Blowing the lid off Lansdowne
Construction unearths blasts from the past
They’re cutting a big chunk from the roof on the north-side grandstand at Frank Clair Stadium, exposing old, rusty bones. So we pick through them. There is something gravitydefying about the roof, angled like some giant trap door, mouth wide open, about to slam shut and swallow 15,000 people in the stands.
It is one of the more distinctive features of our skyline and, come to think, there aren’t many cities in Canada that combine a 10,000-seat hockey arena with the main stand for football or soccer or concerts.
(In an era of single-use stadiums, it was probably a wise use of public money, roughly $9.5 million for the whole works, built in 1966-67.)
The design came from a prominent B.C. architect, Gerald Hamilton, who told the Citizen in 1968 that he’d actually done the concept drawing on the back of a placemat at a restaurant. Originally, it was for a combined arena and stadium in Burnaby, B.C. that never came to pass.
Hamilton, who died in 1999, called the building a “worldfirst” and described it as “plastic, contemporary” architecture. A fan of so-called New Formalism, he also designed the planetarium in Vancouver and many other landmarks on the West Coast.
The girders, we all have seen, are not only massive but fastened at a freaky angle, estimated to be 170 degrees, as though about to fall from the sky. The pieces were from Dominion Bridge Ltd., so big they had to come from Montreal via the Ottawa River and the Rideau Canal on a fleet of barges.
The girders weighed as much as 55 tons each, with the total amount of steel in the structure reported to be 4,000 tons.
It went up in two big stages: seven weeks in the fall of 1966 and 10 weeks from December through to February 1967.
The barge trip was, only in hindsight, an amusing delivery.
The Citizen reported in August 1966 that the locks by the Château Laurier — according to plans — could accommodate a barge 33 feet wide. But there may have been some shifting since Col. John By’s time. When the barge arrived, it was six inches too wide, forcing a last-minute adjustment to squeeze through.
The Civic Centre was part of a city centennial project and, as happens with too many cooks, much was done at the last minute to mark an occasion we had 100 years to get ready for. The tone during construction, according to reports, was one of controlled panic.
Consider that the first hockey game was Dec. 29, 1967, just barely under the wire to make it a “centennial” event. The Ottawa 67s lost 4-2 to the Montreal Junior Canadiens before 9,000 fans.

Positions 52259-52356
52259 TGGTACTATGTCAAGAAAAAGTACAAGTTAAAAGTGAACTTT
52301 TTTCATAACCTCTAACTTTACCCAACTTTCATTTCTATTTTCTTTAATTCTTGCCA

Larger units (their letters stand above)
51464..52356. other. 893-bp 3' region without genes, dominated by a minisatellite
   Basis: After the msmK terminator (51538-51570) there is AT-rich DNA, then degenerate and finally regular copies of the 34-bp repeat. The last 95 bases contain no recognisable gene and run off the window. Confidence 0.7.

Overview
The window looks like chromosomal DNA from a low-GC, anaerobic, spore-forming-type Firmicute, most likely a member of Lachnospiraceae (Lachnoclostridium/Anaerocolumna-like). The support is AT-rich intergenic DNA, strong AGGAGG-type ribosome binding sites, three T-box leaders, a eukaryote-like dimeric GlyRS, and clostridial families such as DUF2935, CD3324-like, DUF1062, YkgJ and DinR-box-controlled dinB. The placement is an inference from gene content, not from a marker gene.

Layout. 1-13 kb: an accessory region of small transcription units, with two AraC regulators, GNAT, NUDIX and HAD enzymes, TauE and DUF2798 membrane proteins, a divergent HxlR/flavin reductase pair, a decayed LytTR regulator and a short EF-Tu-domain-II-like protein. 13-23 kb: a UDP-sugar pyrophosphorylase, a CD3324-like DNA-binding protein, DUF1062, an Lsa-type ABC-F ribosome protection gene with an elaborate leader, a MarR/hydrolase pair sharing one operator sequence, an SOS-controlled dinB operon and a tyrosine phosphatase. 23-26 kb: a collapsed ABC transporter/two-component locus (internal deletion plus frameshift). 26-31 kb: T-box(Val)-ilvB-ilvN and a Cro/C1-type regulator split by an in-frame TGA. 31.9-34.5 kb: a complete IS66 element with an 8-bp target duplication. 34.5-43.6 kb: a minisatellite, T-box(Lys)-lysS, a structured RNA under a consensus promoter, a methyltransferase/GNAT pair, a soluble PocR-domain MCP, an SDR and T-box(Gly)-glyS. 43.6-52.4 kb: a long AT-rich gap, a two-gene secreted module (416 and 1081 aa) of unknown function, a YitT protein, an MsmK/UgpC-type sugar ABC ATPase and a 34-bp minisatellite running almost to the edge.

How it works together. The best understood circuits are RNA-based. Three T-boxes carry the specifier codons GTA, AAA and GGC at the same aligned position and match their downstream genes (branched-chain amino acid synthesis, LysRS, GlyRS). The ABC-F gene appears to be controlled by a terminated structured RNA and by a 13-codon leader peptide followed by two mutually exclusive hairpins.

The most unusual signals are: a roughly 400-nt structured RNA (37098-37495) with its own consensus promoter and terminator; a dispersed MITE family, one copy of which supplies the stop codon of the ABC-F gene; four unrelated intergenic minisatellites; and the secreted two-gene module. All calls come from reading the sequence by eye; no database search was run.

There was the odd hiccup. As many as 1,000 fans had nowhere to sit because seat installation was not complete. Portable chairs were toted over from another building on the grounds. Owner Howard Darwin even turned away a standing room rush, not wanting to add to first-night chaos.
But people made do. The opening, generally speaking, was judged a triumph.
In as much as it looks like an immovable hulk, some patrons have noticed the stadium actually sways a little. A concert by the Tijuana Brass in 1967 had customers wondering about the vibrations they could feel in their seats.
No worries, said the builders: blame the sound waves.
There was the usual hand-wringing and flip-flopping at city council. Mayor Don Reid had to squeeze $1 million from the feds, thanks to a pitch to Prime Minister Lester Pearson, who was keen on a respectable 100th birthday in the capital.
(Ottawa also got the Grey Cup that year and 31,358 fans attended the game on Dec. 2 at Lansdowne, won by Hamilton, 24-1 over Saskatchewan.)
The politicians, of course, were worried about risk. There was pessimism about whether the building would be finished on time, on budget and whether the operating costs would cripple the taxpayers. Sound familiar?
Some comfort was drawn by bringing in local architects James Craig and Michael Kohler to supervise construction and keep the trains running on time.
As so often happens with big projects, there were sideshows along the way. The roof leaked, for one thing. Craig and Kohler were sued for libel by an unhappy engineer who had done the original design for the steel. A jury first awarded a record settlement, but this was eventually overturned at the Supreme Court of Canada.
In 45 years, there is much water under the bridge.
So shorten the roof, bring on the rain. Or did no one think of such a thing?
The massive steel supports for the Ottawa Civic Centre were so large they had to come from Montreal via the Ottawa River and the Rideau Canal on a fleet of barges.